Under the plan, the grass at John Burroughs High School’s Memorial Field will be replaced with artificial turf as part of a $12-million project that includes facility upgrades and the installation of an all-weather track. The Burbank High field and all-weather track installation, three weeks away from completion, is expected to cost $4 million.
Both fields at the time of approval were slated to use reclaimed water to keep the artificial surfaces cool before games.
But plans to use only recycled water at the new Burbank High facility have been shelved while the California Department of Public Health assesses the health implications.
County health officials, who recently referred the matter to the state, maintain that the school must use recycled water only between the hours of 10 p.m. and 6 a.m. and that the synthetic surface must be totally dry before each use.
“It’s not a water-conservation issue at all because the schools in Burbank already use recycled water,” said Carlos Borja, program director for cross-connection and water pollution control. “This is a health-related issue. Recycled water has inherent limitations.”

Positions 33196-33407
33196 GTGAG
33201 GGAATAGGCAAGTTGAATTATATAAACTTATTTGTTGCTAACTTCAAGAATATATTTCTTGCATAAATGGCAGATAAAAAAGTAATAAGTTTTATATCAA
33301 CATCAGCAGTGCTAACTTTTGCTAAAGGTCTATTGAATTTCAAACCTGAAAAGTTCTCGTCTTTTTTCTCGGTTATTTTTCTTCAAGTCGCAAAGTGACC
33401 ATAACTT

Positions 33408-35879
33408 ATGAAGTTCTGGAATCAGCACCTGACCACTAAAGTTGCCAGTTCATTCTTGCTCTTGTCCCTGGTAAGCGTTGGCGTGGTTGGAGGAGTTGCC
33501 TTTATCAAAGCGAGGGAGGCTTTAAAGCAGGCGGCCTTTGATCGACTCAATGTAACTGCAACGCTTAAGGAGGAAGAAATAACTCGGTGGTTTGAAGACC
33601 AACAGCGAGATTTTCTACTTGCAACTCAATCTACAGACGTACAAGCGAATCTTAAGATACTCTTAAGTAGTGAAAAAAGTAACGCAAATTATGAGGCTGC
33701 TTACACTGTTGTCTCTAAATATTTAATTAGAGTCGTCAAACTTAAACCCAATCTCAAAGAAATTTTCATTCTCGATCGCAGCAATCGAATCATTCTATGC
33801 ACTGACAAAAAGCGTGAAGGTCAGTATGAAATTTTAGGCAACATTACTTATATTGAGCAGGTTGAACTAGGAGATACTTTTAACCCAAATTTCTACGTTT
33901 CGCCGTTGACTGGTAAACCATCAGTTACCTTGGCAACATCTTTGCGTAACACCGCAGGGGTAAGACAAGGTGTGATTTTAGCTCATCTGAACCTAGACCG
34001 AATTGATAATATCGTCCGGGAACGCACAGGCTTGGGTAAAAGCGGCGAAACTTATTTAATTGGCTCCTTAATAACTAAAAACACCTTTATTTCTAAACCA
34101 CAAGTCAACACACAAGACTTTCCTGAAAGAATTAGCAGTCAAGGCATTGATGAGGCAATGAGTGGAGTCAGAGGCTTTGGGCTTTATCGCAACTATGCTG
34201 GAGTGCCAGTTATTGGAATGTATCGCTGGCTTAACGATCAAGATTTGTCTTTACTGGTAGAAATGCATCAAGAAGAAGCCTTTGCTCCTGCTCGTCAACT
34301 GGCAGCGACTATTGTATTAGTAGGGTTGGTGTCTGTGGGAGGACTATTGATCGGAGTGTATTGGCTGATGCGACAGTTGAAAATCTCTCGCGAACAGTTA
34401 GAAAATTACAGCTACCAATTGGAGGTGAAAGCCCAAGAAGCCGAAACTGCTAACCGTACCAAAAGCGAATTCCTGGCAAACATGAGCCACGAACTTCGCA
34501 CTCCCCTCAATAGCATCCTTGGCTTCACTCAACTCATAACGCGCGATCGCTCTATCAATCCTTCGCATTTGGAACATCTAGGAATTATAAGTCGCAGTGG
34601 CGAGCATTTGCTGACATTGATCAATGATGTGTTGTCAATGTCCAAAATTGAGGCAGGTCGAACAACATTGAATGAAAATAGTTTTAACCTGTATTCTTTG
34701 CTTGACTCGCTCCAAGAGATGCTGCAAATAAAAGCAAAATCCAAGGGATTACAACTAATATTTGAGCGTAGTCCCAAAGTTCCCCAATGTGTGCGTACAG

Title 22 calls for a higher level of treatment and reliability as the potential for human contact with recycled water increases, said Bill Mace, assistant general manager for water systems at the city’s utility.
Recycled wastewater goes through three levels of treatment at water reclamation plants. The first treatment removes large solids, the second uses bacteria to remove 90% to 95% of the remaining solids, and the third treatment process includes advanced filtration methods or reverse osmosis.
Chlorine is also used to destroy bacteria, viruses and other pathogens.
Borja argued that despite assurances, recycled water is not meant for surfaces used for public activities.
But long-term studies of viruses in tertiary-treated recycled water verify the absence of pathogens in thousands of water samples, utility officials said.
“State law specifies that this water is approved for everything, including swimming,” said Ron Davis, general manager of Burbank Water and Power. “It doesn’t make sense to restrict its use.”
Laws also stipulate that potable water should not be used where suitable recycled water is available.
The state’s interpretation, which has yet to be delivered in writing, is being rebutted by a growing contingent of city departments.
“What we’re trying to do is cut back on expenses,” Mace said, pointing out that recycled water costs roughly 15% less than potable water. “We’re in a water crisis, and the more reclaimed water we can use, the less we rely on potable water.”